Britain is doing something it didn’t do before the Second World War. It’s preparing for war.
Leaders are worried about another North Korean missile test. One that could trigger a military response by the US.
That could kick off a major war.
‘A full-blown war on the Korean Peninsula will be horrific by any stretch of the imagination,’ US Army Chief of Staff General Mark Milley told reporters on Monday.
US President Donald Trump has sounded the alarm bells. He tweeted earlier this week: ‘Our country has been unsuccessfully dealing with North Korea for 25 years, giving billions of dollars & getting nothing. Policy didn’t work.’
The question is: What happens next? Hopefully not the worst-case scenario.
British officials aren’t taking any risks. They’ve started to draw up military plans. ‘We have plenty of ships to send…the Type-45 destroyers, the Type-23 frigates. Britain’s new aircraft carrier could be pressed into service early if things turn south,’ a senior Whitehall source told The Daily Mail.
If war does break out, we’re likely to see more ships, planes and trucks built. That’s not ‘good news’ in the grand scheme of things. But copper should benefit from it.
Copper is arguably more important than any other metal when it comes to military applications. It’s a vital component in ammunition, ships, tanks, helicopters, rifles and thousands of other military supplies.
That means it should outperform when global conflict heats up.
Geopolitical risks have driven — and will continue to drive — the price in the short term. To put this into perspective, check out the chart below. It shows the copper price over the last century.
Source: CRU Analysis
[Click to enlarge]
You’ll note that copper boomed during wartime. And with global tensions rising by the day, there’s a good chance the world’s heading towards another war. North Korea and the Middle East are the likely hotspots for a full-scale war. If war does break out, the copper bull will probably come back with a vengeance.
Now, war is obviously not something I want. But if major conflict is coming, it’s best to prepare yourself now.
The US is certainly doing that, as Reuters reported on 18 September:
‘The U.S. Senate passed its version of a $700 billion defense policy bill, backing President Donald Trump’s call for a bigger, stronger military but setting the stage for a battle over government spending levels later this year.
‘The Senate bill provides about $640 billion for the Pentagon’s main operations, such as buying weapons and paying the troops, and some $60 billion to fund the conflicts in Afghanistan, Iraq, Syria and elsewhere.’
It’s clear that copper demand is likely to increase thanks to the bill.
The problems don’t end here
However, copper has experienced a supply-crunch all year. There have been multiple strikes at the giant Escondida mine in Chile (owned by BHP Billiton Ltd [ASX:BHP]). There have also been government relations problems and strikes at the Grasberg mine — the world’s third largest copper mine — in Indonesia.
Indonesian President Joko Widodo wants a majority government stake in the Grasberg mine. The deal, drafted in August, grants Indonesia a 51% ownership in the massive copper and gold mine and makes Freeport build smelters in the country. The tentative agreement was meant to put an end to mounting public rage over foreign ownership of the mine. But that hasn’t had the desired effect yet.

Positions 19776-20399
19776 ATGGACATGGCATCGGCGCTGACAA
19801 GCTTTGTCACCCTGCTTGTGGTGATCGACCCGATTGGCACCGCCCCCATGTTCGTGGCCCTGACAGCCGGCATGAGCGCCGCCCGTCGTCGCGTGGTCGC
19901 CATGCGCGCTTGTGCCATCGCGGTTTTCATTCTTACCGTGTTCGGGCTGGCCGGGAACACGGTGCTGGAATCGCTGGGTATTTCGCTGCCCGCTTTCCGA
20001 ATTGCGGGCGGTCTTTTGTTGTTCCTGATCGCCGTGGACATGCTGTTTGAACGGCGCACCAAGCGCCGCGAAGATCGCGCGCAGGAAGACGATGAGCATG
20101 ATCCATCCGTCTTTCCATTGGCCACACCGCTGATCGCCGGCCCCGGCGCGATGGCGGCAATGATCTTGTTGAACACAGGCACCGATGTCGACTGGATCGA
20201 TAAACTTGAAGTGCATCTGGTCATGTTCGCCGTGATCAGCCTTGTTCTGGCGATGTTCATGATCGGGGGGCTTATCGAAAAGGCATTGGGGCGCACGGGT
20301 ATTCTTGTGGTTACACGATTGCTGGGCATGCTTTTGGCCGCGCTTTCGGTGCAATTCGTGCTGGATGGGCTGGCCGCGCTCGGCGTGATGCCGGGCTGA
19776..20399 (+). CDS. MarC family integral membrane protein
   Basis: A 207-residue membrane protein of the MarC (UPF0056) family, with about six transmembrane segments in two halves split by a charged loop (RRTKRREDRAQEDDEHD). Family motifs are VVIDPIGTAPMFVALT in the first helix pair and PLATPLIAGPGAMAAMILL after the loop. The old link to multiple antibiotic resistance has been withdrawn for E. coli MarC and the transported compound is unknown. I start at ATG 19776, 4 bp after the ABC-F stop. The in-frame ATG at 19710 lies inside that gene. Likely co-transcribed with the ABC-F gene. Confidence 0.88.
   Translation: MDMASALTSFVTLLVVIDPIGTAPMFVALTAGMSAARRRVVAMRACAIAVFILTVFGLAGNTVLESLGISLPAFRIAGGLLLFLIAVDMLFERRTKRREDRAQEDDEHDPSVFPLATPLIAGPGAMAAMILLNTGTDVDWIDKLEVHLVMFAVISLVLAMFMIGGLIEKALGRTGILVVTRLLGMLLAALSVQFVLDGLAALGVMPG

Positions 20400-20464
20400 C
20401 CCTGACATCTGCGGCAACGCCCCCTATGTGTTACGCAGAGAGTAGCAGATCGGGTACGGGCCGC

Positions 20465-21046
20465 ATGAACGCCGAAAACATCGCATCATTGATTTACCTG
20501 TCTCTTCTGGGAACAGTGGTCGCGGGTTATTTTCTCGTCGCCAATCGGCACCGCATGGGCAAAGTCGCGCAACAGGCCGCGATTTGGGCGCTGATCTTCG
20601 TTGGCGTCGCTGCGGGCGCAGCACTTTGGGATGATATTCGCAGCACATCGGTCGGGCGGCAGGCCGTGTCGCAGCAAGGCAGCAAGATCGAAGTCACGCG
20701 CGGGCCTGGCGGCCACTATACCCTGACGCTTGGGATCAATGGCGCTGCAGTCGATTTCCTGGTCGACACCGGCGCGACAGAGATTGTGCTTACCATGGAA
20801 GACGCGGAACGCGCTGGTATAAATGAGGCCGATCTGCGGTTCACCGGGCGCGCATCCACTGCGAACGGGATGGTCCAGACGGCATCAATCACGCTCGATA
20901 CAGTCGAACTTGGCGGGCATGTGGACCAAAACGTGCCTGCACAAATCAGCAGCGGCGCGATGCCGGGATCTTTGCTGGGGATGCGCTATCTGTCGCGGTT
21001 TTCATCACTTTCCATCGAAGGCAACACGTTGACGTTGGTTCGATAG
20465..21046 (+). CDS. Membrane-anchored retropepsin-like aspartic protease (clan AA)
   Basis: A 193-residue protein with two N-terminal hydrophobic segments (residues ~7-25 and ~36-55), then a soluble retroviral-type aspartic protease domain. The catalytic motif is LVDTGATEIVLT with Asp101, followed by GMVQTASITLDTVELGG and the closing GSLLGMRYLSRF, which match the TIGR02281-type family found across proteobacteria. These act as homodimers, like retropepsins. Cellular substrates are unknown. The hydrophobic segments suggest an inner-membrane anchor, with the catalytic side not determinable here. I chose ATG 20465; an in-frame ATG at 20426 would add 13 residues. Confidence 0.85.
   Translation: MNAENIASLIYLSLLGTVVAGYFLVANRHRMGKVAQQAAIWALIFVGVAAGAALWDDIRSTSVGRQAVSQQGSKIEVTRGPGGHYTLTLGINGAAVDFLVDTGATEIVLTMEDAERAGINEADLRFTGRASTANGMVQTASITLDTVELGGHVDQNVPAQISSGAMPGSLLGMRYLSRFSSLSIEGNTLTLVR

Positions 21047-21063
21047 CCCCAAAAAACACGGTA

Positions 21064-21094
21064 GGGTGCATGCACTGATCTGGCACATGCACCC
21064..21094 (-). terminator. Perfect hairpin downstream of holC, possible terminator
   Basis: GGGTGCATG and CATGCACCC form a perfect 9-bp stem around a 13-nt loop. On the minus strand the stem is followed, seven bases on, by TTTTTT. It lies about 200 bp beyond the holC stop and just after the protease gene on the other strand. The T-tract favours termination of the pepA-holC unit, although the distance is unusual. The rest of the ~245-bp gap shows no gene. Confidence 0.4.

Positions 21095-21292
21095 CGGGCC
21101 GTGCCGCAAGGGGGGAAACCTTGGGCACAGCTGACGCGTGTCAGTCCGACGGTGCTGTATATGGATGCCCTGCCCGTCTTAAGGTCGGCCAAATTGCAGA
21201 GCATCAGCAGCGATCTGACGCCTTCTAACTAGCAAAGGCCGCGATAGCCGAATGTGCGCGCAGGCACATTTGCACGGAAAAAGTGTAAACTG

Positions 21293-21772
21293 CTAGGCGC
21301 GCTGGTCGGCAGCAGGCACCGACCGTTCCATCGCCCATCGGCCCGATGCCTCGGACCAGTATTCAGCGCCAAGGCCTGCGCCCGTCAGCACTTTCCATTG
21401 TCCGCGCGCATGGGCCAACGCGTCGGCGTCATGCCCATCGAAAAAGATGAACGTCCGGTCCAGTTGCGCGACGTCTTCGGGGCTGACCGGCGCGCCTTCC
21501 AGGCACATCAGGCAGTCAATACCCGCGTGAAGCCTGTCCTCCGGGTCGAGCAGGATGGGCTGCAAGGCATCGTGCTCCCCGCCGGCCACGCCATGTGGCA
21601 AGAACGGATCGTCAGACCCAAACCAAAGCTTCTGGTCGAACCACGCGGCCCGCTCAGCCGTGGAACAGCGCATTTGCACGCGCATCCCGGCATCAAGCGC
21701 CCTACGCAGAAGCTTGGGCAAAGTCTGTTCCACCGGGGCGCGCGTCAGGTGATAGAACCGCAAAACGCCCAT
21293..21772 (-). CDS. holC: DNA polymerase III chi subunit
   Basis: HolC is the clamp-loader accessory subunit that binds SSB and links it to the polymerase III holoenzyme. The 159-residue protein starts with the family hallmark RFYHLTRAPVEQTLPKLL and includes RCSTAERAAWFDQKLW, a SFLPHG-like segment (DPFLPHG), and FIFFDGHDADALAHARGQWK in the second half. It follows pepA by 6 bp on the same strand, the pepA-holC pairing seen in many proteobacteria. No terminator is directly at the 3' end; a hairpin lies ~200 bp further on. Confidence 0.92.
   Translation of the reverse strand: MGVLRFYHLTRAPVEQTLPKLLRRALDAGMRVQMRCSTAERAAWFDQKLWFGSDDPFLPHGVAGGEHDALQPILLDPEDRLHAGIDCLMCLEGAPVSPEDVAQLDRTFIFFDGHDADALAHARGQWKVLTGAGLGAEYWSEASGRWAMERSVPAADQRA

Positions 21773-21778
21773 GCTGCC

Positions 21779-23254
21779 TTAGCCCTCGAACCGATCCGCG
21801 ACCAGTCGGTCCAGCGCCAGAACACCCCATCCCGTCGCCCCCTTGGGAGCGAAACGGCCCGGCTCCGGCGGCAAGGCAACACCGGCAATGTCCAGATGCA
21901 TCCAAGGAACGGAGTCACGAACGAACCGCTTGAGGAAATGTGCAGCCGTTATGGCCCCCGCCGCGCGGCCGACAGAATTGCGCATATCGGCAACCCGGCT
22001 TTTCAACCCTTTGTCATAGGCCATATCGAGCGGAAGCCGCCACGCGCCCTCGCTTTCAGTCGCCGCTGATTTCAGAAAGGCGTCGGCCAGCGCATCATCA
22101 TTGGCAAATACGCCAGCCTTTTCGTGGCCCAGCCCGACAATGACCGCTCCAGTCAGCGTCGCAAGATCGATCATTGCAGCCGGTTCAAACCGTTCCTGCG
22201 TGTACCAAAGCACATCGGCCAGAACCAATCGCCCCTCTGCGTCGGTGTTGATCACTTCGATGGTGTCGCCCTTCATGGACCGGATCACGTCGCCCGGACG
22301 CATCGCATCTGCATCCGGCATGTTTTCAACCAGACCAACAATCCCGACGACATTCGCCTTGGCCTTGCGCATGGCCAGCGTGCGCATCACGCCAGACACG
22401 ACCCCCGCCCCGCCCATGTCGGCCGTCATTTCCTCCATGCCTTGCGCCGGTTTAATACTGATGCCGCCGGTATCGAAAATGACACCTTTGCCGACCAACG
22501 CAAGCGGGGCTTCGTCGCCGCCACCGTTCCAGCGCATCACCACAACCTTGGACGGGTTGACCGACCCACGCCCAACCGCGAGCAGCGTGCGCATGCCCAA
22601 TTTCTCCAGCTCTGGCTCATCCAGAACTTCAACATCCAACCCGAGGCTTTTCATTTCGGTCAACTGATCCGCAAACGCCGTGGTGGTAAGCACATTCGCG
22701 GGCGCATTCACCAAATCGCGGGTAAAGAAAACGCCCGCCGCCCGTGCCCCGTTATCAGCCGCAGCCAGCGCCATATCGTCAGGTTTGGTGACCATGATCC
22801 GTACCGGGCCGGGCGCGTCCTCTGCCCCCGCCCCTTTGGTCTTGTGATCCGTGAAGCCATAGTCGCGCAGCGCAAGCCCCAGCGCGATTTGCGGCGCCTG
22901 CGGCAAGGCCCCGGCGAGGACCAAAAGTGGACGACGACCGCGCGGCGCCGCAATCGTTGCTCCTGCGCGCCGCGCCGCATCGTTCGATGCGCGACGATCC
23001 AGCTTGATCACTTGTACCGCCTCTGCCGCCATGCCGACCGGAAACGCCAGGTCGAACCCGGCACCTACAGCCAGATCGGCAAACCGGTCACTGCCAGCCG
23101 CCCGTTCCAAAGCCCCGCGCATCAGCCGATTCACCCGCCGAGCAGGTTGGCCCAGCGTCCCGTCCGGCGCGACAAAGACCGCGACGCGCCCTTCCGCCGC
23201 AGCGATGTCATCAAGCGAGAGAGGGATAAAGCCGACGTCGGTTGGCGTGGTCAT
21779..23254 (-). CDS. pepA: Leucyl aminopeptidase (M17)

Rather, it’s merely added to the supply curbs.
Take a look at this chart:
Source: Commonwealth Bank
[Click to enlarge]
The chart shows the supply squeezes as a percentage of global copper supply dating back to 2004. We are actually well below the historical average of disruptions this year. In other words, the copper price has seen a tremendous rally on the back of a small supply-crunch. That speaks volumes for the demand story.
This copper story isn’t going away
To make matters worse for copper supply, China has started cleaning up its environment. The Australian reported early last month:
‘…China’s stricter environmental measures are now rippling through to copper, where a proposed scrap import ban has helped push prices to fresh three-year highs.
‘The proposed restrictions on copper scrap embedded in other materials such as engines, as Beijing moves to reduce waste, has driven more buying of physical metal derivatives, and already restricted physical supply.
‘BHP’s head of minerals marketing, Vicky Binns, said China’s moves to clean up industry and improve air quality had been more effective than expected.
‘“With environmental supervision responsibility moving from the local authorities to the central government, there has been much stronger policy enforcement,” Ms Binns told The Australian yesterday. “The adherence to it has been more rigorous than the market expected — it seems China is prioritising it on at least the same level as economic growth.”’
The crackdown has continued. And if China is serious about cleaning up the environment, bigger production cuts could come soon. That could have a massive impact on future prices. As it stands, London Metal Exchange (LME) inventories are heading back towards five-year lows. You can see this on the chart below.
[Click to enlarge]
This is a major problem. If war breaks out, copper demand will likely rise. Yet copper producers — especially those in China — are experiencing problems and cutting production at record rates.
Take note: The copper price has boomed this year for a reason. And that’s why copper, and copper explorers, should give you the best chance of big returns today. That’s why I believe you should consider buying copper stocks today. I’ve recommended a couple in Resource Speculator, my advisory service. One is trading 201% above the buy-in price. Another has doubled over the past few weeks.
Don’t miss out on the next stock to surge higher.
For more details, go here.
Editor, Resource Speculator